Tuesday, July 9, 2019

Wizzerd spins a tale of high fantasy, a sonorous Silmarillion

Wizzerd's latest, a self-titled double LP that happens to be an adventurous concept album to be the band's sophomore effort, released back on March 29th, debuted at number 7 in that month's Doom Chart.  This is a smokin' hot album that makes love to your ear holes, it penetrates you, it permeates you, it leaves you a sweaty, sticky mess afterward and you don't mind it at all. In fact, you want to drop the needle on the first track, "Druggernaut," and embrace it all again!  Damn, what a ride!

While the entire band, which hails from Kalispell, Montana, had story ideas and input into the project, ultimately, the development of the concept behind the LP is the brainchild of Phoenix (drummer Samael Moore).  It's a high fantasy tale, straight out of Dungeons & Dragons.

The album's narrative goes like this:

"A mysterious figure has usurped the throne of the great king...  The lands are in turmoil and people are dying.  A plague has spread across the lands, from ocean to ocean... but there is still hope!

Four heroes, accompanied by an immortal spirit, are on a journey to kill the usurper, end the plague, and save the land.  They come from the four corners of Great Gaia's Green World:

The Dragon, a fearsome rogue, a legend of his time, he slayed the Grand Elder Dragon of the Great Desert bringing a permanent end to the Age of Fire.

The Warrior, his family was killed in the first siege of the doomed.  Mortally wounded, he dragged himself into the the magickal Ancient Forest where he was blessed by the Dryad of the Elder Wood to become the Protector of the Natural World.

The Wizard, an elderly wiseman, a reclusive intellectual known by no name, who wields the power to bend reality.  He has witnessed mountains crumble, and oceans dry.  He has seen the Apprentice become the Adversary.

The Phoenix, an undying madman, his origins and purpose shrouded in mystery.  He has dwelled where the mountain tops meet the moon, and flown to where the sea meets the sky.

The Wraith, an aeons-old inter-dimensional immortal spirit, whose purpose is to bring about and maintain balance between all realities.  He rides within the AEther, observing all of times most crucial events.

The Wizzerd, the evil ruler who has usurped the throne from its rightful king.  He is the mastermind behind the devastating plague known as "The Doom."  His lust for power driven by KAEOS, has lead him to use his powerful crystal talisman to rob the people of the world of their souls, giving him magickal power beyond comprehension.

Will our heroes bring balance to their world, or will they perish at the hand of the Wizzerd?"

Wizzerd's structure is much like a fantasy novel - the opening track, that is the bonus track on the vinyl edition "Druggernaut," is a prologue.  The meat and potatoes of the story comes in the next three "chapters" or songs, leaving the final six songs to sort of serve of an appendix, or perhaps you can think of it as sort of a musical Silmarillion, as the final six tracks are essentially character sketches, one for each of the four heroes, plus their ethereal companion the Wraith, (ultimately the band's alter egos) and then one for the evil Usurper. Another interesting point fans of Wizzerd's debut album may notice, each of the four heroes, leaving aside the Wraith a more recent addition, represent one of the four regions from the debut album, "Desert," "Forest," "Ocean," and "Sky."  Dragon is desert, Warrior is forest, Wizard is Ocean and Phoenix is sky.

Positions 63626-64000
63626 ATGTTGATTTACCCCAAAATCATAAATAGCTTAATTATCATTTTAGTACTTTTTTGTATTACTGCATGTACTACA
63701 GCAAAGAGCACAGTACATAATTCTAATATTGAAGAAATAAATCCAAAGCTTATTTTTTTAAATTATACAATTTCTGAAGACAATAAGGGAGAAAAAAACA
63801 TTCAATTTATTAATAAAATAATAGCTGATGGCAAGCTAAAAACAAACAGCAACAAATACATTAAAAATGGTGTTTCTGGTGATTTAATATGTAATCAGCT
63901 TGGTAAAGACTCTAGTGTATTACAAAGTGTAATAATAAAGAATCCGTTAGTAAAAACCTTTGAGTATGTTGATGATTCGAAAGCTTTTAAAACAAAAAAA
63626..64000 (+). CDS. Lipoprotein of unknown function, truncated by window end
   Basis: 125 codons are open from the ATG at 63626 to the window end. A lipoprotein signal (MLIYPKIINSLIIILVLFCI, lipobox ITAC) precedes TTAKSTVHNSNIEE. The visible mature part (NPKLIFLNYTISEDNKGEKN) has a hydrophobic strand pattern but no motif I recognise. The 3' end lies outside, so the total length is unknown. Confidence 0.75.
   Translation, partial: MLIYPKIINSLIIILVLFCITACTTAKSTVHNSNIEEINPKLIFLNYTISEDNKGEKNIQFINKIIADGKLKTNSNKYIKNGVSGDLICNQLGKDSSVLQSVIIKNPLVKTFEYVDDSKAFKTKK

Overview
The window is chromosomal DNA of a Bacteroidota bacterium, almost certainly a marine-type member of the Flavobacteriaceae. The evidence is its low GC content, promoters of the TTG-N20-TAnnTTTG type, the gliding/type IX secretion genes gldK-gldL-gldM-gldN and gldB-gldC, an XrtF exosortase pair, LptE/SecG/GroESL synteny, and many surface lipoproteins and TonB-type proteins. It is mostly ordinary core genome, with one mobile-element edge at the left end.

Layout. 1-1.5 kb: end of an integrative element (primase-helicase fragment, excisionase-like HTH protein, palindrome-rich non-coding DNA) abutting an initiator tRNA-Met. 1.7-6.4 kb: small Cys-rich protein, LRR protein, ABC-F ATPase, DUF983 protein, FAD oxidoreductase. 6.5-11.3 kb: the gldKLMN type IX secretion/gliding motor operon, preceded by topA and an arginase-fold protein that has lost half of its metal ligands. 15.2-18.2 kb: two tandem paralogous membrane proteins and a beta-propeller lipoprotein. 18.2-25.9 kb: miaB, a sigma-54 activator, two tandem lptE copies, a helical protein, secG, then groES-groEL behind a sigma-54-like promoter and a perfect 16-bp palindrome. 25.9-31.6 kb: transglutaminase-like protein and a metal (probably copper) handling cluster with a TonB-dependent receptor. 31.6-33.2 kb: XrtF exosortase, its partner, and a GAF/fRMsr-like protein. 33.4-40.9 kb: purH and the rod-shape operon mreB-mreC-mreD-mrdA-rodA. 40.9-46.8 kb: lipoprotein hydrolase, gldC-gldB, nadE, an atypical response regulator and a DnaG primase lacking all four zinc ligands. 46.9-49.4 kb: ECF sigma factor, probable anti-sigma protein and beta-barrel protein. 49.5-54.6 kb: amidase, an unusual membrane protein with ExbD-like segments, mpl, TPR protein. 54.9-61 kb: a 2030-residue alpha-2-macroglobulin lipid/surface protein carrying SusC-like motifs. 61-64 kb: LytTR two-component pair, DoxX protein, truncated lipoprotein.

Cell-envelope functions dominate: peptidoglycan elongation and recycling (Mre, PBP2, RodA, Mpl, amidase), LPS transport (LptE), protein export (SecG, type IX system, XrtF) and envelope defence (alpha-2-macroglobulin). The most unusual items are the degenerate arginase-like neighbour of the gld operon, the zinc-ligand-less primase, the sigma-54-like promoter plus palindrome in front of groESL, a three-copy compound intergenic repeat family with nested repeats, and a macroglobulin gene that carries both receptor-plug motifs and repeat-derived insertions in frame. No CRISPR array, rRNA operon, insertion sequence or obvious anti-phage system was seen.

The album opens up with the epic track "Druggernaut," available only on the vinyl release.  It clocks in a shade over 14 minutes and serves as a prologue to the album, telling the tale of a monstrous being of stone, smoke and drug that crashes into a water planet.  The Druggernaut walks across this water world, crumbling into nothingness as he goes, completely falling apart creating the land of Gaia.  Philosophically, the band seems to be playing with the idea that every act of destruction is an act of creation.

This towering tune just oozes cool personality, and to be frank, it is reminiscent of another band that makes music in this genre, in a good way, and that is the mighty Sleep.  But "Druggernaut" is, for a lack of a better term, cleaner than anything Sleep has done.  That's not to say the fuzz isn't there, it is in the form of Jhalen Salazar (aka Dragon) and Jamie Yeats' (aka Wizard) guitars, but Layne Matkovich (aka Warrior) plays his bass so pure and insistent in the mix. It's the stand-out instrument here.
I have to mention Dragon's vocals on this one.  He absolutely fuckin' killed it!  It sounds like a duet, but in actually Jhalen handles all vocals.  Mad respect!